Traditions are strong, history long and the people friendly in Rauris, a traditional, unspoilt resort in a protected national park area of great natural beauty. The entire valley promotes itself as the Raurisertal, although Rauris remains the main centre. Downhill skiing has a long history in the valley. Wilhelm Ritter von Arlt brought the ski-sport to Rauris. Together with goldmine-owner Ignanz Rojacher he brought the first skis from a study trip to Scandinavia back to Rauris. Soon a group formed around Ritter von Arlt who loved to go skiing. The equipment then was simple wooden planks with no edges, bended up at the tip. The used different wax to go up or down the hills. In March 1902 the first ski-lessons took place in Rauris and marked the beginning of now more than a century of ski-lessons in Rauris. Today skiing still takes place on the Hochalm and adjacent areas above the village. Although an unintimidating area for beginners, the 1250m vertical is big enough to keep more advanced skiers entertained and then there are long established off-piste touring routes that experts can be guided to and a 600m vertical black right above the village. Some years ago Rauris had to decide whether to opt for mass tourism, or a gentler, more traditional way of life. They decided to preserve the local precious countryside, plants, animals and mountains. The resort is located within the picturesque and protected Hohe Tauern National Park. Traditional animal species extinct in the area have been reintroduced into the National Park and have since made it their home, along with smaller animals which have lived in the Hohe Tauern for centuries. Look out for imposing Bearded Vultures or once the snow melts, free-roaming marmots Apart from its enviable natural heritage, The Raurisertal is also one of the few Tauern valleys to be a site of continuous settlement. A variety of finds attest to the fact that the paths across the Rauriser Tauern (Hochtor) were used in very early times. These include six silver coins found in the market square, three of which bear the head of King Philip of Macedonia, who ruled in the Balkans from 360 to 336 BC. Other finds include a small Hercules statue from the Roman era and a bronze sword from about 1300 B.C., as well as a scarab from the time of Ramses ll (2000 BC). Today's town of Rauris was formerly named after the Gaisbach, on whose alluvial cone it was built. Its existence was first documented in 1120.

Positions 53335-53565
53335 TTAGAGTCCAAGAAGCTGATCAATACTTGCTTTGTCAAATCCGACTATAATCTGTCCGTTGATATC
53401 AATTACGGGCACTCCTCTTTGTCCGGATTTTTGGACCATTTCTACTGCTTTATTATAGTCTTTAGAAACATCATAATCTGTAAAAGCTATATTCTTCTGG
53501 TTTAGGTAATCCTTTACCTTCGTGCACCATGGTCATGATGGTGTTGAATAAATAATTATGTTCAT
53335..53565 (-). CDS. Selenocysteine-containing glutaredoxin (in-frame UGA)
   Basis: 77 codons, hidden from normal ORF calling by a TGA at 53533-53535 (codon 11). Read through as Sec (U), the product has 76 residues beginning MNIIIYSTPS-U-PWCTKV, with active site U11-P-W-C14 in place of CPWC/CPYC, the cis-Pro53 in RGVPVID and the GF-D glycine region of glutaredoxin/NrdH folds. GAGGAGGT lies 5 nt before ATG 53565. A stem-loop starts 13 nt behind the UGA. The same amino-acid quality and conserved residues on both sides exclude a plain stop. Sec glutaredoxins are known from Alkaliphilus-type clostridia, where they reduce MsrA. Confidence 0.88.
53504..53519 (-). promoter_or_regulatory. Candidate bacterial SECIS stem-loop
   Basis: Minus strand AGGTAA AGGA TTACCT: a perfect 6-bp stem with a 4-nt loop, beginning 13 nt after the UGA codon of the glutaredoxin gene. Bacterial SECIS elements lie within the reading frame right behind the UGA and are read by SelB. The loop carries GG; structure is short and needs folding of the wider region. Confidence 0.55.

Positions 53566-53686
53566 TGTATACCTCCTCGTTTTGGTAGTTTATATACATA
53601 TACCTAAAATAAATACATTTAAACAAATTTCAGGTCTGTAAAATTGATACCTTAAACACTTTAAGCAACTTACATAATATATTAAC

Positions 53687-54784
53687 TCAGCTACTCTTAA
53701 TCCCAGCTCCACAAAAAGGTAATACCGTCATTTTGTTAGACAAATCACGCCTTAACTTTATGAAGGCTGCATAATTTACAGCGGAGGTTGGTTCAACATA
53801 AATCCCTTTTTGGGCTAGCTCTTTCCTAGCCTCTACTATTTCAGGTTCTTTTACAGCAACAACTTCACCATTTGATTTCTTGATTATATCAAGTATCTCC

A medium sized ski area for a small, traditional and pretty village in the Höhe Tauern. The local district includes skiing at Wörth and Bucheben, and has been improved in the past few years with new gondola and chair lifts, and an illuminated sledge track.